Grieshop, M. J., B. P. Werling, K. Buehrer, J. Perrone, R. Isaacs, and D. A. Landis. 2012. Big brother is watching: Studying insect predation in the age of digital surveillance. American Entomologist 58:172-182.

Citable PDF link: https://lter.kbs.msu.edu/pub/3236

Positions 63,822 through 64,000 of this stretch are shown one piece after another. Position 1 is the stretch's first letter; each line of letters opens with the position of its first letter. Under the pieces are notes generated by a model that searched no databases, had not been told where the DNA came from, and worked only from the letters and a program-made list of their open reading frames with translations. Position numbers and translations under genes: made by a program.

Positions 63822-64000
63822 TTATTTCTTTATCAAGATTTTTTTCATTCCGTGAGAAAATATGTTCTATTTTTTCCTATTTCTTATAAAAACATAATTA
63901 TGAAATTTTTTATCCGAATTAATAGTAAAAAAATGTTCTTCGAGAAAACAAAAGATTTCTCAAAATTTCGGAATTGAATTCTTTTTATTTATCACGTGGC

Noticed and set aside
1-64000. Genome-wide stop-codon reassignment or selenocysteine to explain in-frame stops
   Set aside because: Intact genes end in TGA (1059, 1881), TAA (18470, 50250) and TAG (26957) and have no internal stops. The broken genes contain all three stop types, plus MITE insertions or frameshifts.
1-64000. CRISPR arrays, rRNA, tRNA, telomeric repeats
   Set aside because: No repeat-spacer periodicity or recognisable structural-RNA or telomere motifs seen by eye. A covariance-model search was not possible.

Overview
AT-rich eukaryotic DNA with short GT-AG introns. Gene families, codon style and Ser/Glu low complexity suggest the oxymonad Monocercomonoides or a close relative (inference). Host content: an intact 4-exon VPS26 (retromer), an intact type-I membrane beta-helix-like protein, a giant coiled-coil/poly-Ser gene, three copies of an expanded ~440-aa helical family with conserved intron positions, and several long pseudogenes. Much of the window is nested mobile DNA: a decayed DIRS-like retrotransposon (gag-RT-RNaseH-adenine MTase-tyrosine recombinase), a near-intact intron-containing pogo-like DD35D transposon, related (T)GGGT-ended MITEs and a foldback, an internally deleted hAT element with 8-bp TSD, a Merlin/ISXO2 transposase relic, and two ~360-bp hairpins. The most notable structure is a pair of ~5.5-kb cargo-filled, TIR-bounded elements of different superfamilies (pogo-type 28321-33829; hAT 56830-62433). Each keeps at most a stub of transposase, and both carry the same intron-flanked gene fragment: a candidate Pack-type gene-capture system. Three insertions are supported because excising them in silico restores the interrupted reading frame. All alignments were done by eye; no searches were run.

We describe a novel video system constructed from readily available security equipment for recording insect predator behavior in the field. Our system consists of a multi-channel digital video recorder (DVR), active night vision cameras, a deep cycle marine battery, and a weatherproof housing. The major advantages of these systems over previous generations of video equipment include reduced expense, improved deployment times, faster frames per second, and higher video resolution. We tested our systems in a pair of experiments: the first assessed the effects of ground cover on predation of key pests in blueberries, and the second investigated predator activity in corn and perennial prairie systems. We identified ants as the most frequent predators in all three ecosystems, with notable activity from arachnids, crickets, and mollusks. Interactions between coleopterans and prey were surprisingly infrequent in all three agroecosystems. Ants were observed under both day and night conditions, while other predators were primarily nocturnal. Ground covers did not significantly affect predator activity in blue-berries, but there was a numerical reduction in ant activity on woodchips and weed barrier compared to grass and bare ground. The predator complex observed in blueberry video footage differed considerably from pitfall captures at the same site. In corn fields, prey mortality significantly increased with ant activity, and high prey mortality was associated with long interactions that involved large numbers of ant foragers. Digital videography of insect predators is a very useful tool for identifying key taxa responsible for the removal of sentinel prey and documenting their behavior.

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